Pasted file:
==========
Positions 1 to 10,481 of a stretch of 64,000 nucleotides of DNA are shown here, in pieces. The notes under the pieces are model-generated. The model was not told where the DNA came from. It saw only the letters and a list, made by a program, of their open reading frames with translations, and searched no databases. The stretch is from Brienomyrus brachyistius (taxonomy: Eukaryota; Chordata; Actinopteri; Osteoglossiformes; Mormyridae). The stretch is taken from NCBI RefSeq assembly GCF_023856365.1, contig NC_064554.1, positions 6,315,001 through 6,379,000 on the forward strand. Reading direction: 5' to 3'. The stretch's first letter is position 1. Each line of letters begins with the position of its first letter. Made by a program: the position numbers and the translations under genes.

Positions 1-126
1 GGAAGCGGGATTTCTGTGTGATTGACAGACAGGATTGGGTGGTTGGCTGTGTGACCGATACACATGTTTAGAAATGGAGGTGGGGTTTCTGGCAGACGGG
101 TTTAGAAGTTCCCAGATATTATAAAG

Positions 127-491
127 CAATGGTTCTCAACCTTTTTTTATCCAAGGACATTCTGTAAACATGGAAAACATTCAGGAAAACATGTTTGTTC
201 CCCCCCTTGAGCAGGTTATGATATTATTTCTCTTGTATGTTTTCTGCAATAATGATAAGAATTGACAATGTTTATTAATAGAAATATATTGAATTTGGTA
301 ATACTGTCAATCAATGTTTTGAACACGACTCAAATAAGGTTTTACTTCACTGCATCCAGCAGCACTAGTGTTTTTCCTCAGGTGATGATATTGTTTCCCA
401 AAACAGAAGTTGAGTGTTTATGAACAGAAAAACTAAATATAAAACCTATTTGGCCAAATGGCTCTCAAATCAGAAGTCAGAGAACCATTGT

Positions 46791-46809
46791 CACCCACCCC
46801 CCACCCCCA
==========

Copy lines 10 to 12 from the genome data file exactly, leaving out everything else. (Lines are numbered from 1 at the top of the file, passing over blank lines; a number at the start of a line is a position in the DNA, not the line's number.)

Positions 46791-46809
46791 CACCCACCCC
46801 CCACCCCCA